Scully calls her partner from the coroner’s lab (“Mulder, it’s me”), which she’s quarantined. She warns that Vicky may have died from something communicable, which has also killed someone in Montello, Nevada, the Crumps’ hometown. Scully orders Mulder not to have any contact with Crump, but it’s too late. Crump has started a new car chase, this time with Mulder driving at gunpoint.

Van Gelder comes to the lab and talks to Scully on the phone from the next room. The police are going to put up a roadblock and stop the chase. Scully tells him the steps that need to be taken once the two men are stopped; they need to be quarantined separately. But someone gets a message to Van Gelder from Crump, who says he’ll kill Mulder if the police don’t stop following them.

The police listen, so now it’s just Mulder and Crump on the road. Mulder tries to get Crump to let him out so he can drive off on his own. Crump refuses, then throws Mulder’s phone out the window for good measure. When Mulder slows down at a red light, Crump, who appears to be in pain, tells him to keep driving. Mulder realizes there’s a connection between the car’s speed and Crump’s condition, so he floors it. He guesses that Vicky died because the car stopped moving. “I think I saw this movie,” he says.

Mulder knows that Crump’s life is now in his hands, so he asks Crump to explain things. There’s a helicopter following them, which makes Mulder think the roadblock is still in play. He’s right, and the people waiting there have taken the precautions Scully told them to. Crump and Mulder change direction, and while Van Gelder thinks Crump dictated the new route, Scully thinks it was Mulder. Maybe he knows something they don’t. A CDC doctor examines Vicky and the other victim’s bodies but doesn’t see any signs of an infectious disease. Scully doesn’t want to call off the quarantine just yet, though.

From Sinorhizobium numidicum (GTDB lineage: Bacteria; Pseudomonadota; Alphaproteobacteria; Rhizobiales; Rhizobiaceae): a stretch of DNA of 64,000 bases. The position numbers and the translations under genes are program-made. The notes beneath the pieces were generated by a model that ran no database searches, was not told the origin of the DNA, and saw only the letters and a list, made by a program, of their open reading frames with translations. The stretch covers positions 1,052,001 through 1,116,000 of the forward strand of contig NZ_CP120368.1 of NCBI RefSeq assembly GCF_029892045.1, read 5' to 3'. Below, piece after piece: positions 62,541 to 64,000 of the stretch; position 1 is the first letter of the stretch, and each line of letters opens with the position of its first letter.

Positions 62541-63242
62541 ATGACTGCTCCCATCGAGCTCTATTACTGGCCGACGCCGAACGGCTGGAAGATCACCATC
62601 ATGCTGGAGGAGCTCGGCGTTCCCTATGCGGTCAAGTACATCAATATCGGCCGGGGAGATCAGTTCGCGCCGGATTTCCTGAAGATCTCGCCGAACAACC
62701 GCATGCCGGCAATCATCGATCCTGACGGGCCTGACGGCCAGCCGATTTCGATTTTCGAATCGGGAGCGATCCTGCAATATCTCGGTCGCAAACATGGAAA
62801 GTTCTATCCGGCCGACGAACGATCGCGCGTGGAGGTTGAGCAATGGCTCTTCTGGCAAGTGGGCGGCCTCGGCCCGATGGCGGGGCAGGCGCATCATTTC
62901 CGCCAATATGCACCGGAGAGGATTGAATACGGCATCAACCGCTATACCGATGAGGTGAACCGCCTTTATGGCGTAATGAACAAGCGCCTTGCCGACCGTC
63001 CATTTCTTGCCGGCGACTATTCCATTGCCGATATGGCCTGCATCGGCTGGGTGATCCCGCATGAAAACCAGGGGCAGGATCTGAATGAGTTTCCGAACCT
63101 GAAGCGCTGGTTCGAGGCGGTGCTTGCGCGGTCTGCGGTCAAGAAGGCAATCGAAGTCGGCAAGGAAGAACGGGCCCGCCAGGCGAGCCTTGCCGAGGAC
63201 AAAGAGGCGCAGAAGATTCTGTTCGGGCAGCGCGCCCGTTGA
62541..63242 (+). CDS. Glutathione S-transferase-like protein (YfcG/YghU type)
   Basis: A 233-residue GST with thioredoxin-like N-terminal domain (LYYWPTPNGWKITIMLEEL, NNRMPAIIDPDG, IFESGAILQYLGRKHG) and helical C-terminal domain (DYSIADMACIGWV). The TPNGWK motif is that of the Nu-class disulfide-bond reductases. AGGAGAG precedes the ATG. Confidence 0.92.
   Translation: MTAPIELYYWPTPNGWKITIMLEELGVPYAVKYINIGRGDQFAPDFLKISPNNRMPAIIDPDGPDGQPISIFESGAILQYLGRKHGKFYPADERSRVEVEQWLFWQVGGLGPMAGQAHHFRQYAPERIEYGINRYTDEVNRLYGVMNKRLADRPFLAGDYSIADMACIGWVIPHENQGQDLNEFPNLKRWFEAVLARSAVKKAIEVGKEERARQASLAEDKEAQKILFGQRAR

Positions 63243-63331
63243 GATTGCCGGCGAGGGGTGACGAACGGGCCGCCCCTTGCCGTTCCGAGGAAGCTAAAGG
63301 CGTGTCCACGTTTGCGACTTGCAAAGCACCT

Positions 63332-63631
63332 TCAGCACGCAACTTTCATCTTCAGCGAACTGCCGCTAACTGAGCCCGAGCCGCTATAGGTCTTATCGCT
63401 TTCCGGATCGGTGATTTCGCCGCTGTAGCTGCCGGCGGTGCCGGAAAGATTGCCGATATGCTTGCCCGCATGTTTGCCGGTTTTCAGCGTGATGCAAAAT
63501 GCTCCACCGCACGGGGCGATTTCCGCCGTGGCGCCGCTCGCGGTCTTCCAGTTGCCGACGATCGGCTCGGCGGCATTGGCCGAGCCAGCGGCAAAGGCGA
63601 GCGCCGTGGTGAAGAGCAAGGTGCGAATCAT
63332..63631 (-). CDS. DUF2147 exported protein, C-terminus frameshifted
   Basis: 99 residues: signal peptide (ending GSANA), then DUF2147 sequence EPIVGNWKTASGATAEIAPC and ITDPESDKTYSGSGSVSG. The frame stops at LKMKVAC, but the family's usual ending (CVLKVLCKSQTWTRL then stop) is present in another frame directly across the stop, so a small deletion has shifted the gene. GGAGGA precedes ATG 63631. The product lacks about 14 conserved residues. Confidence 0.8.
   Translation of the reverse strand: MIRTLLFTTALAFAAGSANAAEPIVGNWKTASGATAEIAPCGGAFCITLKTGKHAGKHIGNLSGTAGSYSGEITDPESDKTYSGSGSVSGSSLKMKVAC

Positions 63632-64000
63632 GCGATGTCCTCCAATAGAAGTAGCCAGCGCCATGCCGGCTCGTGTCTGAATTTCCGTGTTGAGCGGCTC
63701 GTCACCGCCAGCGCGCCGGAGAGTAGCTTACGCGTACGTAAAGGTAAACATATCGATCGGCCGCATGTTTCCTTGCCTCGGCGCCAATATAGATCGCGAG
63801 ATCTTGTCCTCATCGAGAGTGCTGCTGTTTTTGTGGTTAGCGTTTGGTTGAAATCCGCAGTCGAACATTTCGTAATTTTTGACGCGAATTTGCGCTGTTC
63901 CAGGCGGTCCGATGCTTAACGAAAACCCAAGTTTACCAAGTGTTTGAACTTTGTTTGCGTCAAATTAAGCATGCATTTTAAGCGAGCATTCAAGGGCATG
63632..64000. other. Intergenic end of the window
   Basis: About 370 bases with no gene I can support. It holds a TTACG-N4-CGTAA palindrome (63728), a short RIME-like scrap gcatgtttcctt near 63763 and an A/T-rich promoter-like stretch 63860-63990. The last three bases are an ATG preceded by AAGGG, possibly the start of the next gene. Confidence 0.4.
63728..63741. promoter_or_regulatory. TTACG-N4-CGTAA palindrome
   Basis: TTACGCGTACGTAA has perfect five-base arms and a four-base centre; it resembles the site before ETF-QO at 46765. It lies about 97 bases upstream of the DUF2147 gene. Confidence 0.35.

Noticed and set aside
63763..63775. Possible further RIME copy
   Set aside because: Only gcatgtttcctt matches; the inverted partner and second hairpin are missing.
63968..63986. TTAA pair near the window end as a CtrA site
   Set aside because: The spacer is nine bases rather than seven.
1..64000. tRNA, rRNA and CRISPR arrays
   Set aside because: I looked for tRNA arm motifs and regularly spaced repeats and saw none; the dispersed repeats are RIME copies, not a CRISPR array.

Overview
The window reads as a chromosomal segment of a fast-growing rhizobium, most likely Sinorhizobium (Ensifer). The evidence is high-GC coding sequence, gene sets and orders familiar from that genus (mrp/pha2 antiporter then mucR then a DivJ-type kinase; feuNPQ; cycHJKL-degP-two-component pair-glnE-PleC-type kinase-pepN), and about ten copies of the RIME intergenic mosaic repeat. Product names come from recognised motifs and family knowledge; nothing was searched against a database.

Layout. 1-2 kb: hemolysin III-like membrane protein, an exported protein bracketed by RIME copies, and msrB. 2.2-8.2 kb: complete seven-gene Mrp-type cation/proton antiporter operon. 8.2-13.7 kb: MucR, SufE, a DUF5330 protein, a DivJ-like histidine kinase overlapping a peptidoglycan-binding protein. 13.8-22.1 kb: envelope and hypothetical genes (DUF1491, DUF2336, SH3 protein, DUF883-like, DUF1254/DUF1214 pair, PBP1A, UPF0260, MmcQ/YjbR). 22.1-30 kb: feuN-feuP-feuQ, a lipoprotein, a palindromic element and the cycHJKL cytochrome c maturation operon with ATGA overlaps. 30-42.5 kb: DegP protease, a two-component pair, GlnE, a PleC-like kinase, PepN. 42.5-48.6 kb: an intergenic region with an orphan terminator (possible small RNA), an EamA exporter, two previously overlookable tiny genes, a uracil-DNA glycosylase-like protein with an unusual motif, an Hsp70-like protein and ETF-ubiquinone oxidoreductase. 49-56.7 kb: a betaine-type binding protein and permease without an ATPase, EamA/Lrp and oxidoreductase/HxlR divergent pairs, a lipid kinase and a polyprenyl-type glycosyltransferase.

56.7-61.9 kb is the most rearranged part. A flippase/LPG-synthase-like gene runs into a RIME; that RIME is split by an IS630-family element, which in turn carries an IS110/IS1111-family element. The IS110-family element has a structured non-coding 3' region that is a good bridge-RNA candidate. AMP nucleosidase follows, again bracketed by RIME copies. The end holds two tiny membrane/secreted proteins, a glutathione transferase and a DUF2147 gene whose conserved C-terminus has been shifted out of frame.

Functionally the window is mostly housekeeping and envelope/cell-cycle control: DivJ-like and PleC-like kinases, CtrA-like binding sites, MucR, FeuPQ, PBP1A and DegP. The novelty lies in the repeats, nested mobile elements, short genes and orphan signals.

Kersh calls Scully to ask how things are going in Buhl. “Think carefully,” he warns when she pauses to decide what to say. She comes clean, admitting that she and Mulder are in Nevada. Kersh tells her that agents at a local field office are available to help her find her partner. He thinks that he might want to see Mulder alive even more than Scully does. Scully looks at the second victim’s information and sees that he’s a meter reader. She wonders if he read the meter at the Crumps’ house.

In the car, Crump demands that Mulder call him Mr. Crump, but he doesn’t have a gun on me so I don’t have to afford him that courtesy. Also, he asks if Mulder is a Jewish name, so he really doesn’t deserve my respect. Mulder replies, “It’s Mr. Mulder to you, you peanut-picking bastard.” He again asks what’s going on. Crump suddenly cries out in pain and tells Mulder to turn to the left, even though there’s no road there, only trees. He bangs his head on the window until Mulder makes it to an intersecting road and makes the turn. He realizes that Crump needs to keep moving west.